Ron Hay (University of Dundee) discussed the link between ubiquitylation and SUMOylation, through structural studies of the SUMO-targeted ubiquitin ligase RNF4, which can recognize SUMOylated substrates and target them for degradation by the ubiquitin-proteasome pathway. This crosstalk between PTMs notably results in the degradation of the oncogenic PML-RARα, following the very efficient arsenic therapy in cases of acute promyelocytic leukaemia.
Vishva Dixit (Genentech, San Francisco) presented advances in the field of innate immunity, particularly in response to infection by Gram-negative bacteria. Their intracellular lipopolysaccharide activates caspase-11 and a non-canonical inflammasome pathway, resulting in the pyroptotic death of host cells. A genetic screen in mice has allowed identification of several components of this inflammasome, leading in particular to the characterization of Gasdermin-D as a key mediator of the immune response. This and other hits from the screen could serve as potential therapeutic targets against lethal septic shock.
Martin Eilers (University of Würzburg) focused his talk on the mechanism of action of the oncogenic MYCN transcription factor, which drives neuroblastoma tumour progression. MYCN prevents stalling of RNA polymerase II at core promoters and increases transcriptional elongation, by recruiting BRCA1 to suppress R-loop formation. This recruitment is mediated by the ubiquitin protease USP11, whose deubiquitylation activity stabilizes MYCN and BRCA1 levels on chromatin. Binding of USP11 to MYCN is itself regulated by another reversible PTM: dephosphorylation of MYCN at Thr58 is required for its interaction with USP11. Finally, data was presented on the function of NUAK1 in the PP1/PNUTS complex during spliceosome activity.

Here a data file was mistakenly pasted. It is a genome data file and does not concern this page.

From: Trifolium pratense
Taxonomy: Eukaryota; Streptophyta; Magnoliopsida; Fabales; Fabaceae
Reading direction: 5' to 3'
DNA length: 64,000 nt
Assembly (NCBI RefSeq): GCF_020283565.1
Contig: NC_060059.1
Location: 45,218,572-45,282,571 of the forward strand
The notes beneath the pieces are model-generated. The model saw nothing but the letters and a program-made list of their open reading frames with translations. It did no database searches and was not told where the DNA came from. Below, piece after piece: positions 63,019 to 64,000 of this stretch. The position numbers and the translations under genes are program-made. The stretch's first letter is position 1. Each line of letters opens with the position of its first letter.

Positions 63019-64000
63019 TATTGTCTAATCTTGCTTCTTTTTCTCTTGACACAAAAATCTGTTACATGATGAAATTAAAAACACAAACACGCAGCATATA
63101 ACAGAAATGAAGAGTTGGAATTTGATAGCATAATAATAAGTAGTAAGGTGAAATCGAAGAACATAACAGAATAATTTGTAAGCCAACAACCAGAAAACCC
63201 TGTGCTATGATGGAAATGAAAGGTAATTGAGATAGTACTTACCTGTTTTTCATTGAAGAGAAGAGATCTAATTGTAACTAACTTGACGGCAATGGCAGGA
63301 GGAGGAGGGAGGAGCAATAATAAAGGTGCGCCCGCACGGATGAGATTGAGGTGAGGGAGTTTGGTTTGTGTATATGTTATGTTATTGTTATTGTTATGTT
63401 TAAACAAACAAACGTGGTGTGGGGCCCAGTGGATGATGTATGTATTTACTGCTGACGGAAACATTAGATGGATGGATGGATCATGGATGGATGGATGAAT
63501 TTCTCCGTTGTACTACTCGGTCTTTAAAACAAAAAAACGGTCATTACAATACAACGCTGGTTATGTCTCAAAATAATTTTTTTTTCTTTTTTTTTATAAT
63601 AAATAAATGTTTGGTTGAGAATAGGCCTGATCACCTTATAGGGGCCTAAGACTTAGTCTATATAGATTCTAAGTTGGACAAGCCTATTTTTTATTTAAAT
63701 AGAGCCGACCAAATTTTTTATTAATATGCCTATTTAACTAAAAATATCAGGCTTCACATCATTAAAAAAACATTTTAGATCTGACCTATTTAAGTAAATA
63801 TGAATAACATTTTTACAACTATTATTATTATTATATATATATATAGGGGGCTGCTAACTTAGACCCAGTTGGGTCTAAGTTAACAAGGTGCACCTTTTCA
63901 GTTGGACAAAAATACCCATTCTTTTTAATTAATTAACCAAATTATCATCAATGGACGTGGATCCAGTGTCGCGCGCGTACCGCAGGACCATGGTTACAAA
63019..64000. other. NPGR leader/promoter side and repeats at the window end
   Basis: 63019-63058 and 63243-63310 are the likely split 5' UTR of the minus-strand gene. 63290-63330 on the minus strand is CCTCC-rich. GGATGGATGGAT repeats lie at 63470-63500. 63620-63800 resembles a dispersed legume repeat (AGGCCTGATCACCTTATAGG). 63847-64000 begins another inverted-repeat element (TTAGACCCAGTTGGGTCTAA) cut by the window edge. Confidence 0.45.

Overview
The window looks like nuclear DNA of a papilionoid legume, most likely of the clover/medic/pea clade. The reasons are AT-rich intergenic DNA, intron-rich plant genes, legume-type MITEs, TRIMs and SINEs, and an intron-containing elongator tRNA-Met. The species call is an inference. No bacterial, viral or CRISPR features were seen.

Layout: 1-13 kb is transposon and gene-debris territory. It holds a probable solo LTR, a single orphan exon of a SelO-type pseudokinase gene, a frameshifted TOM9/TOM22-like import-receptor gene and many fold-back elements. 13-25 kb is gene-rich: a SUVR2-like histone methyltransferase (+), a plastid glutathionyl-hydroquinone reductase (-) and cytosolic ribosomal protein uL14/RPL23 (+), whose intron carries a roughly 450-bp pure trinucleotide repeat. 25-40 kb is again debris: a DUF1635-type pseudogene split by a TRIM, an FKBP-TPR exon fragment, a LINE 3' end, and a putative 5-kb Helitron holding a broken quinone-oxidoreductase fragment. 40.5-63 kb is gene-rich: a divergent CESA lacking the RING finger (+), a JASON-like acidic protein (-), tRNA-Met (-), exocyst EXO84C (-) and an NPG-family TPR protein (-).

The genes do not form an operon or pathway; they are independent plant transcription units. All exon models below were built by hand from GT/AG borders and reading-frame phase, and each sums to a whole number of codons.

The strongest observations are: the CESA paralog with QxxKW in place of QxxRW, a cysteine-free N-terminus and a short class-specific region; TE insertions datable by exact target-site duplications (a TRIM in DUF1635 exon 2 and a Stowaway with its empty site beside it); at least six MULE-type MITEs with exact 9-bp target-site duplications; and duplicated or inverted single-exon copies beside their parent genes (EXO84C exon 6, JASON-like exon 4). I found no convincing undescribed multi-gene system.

Andrew Jackson (The University of Edinburgh) presented the molecular mechanism underlying an auto-inflammatory disease called Aicardi-Goutières syndrome, a genetic mimic of viral infections such as Zika. Mutations in Ribonuclease H2 hinder the proper excision of ribonucleotides incorporated into DNA. Their alternative processing by Topoisomerase I causes replication-associated DNA damage and aberrant mitosis. The ensuing formation and breakdown of micronuclei activate the cGAS/STING pathway, resulting in an inflammatory response. This pathway is also inactivated in many cancers, adding further clinical relevance for the therapeutic targeting of its components.
Peter Walter (University of California, San Francisco) presented data on the link between the integrated stress response (ISR) and cognition. The unfolded protein response network monitors proteins’ folding status and can take corrective action through three distinct molecular pathways, with the ISR resulting in the phosphorylation of eIF2 to repress translation and alleviate stress. The small molecule inhibitor ISRIB can restore translation under active ISR signalling and leads to enhance long-term memory and learning in various mice models of brain injury, thus reversing their cognitive defects.
Jeff Kelly (The Scripps Research Institute, La Jolla) brought structural insights on transthyretin, a tetrameric protein that can aggregate in the heart and brain, causing degenerative amyloid diseases. His lab designed a compound, which prevents this aggregation, and Tafamidis is now used for the treatment of cardiomyopathy due to transthyretin-mediated amyloidosis. He further highlighted the function of autophagy in neurodegenerative diseases, with an emphasis on the systemic nature of these pathologies.
Jason Gestwicki (University of California, San Francisco) showed that client proteins for ubiquitylation can, following cleavage by caspases, bind directly to the E3 ubiquitin ligase CHIP independently of the chaperones Hsp70 and Hsp90. The importance and physiological relevance of this mechanism is supported by interaction studies showing that more than 2700 client proteins might bind CHIP this way and by data suggesting implication of this mechanism in Alzheimer’s disease.
After giving a thorough introduction on TOR and its discovery by his lab, Michael Hall (University of Basel) presented two recent sets of data bringing better understanding on physiopathology of the TOR signalling. The first study demonstrated how mTORC2 signalling leads to hepatic cancer by enhancing expression of the histidine kinase NME1, whose effects on enhancement of p-His levels lead to tumour development when not counterbalanced by the histidine phosphatase LHPP. The second study explored the link between obesity and type II diabetes implicating the hexokinase II.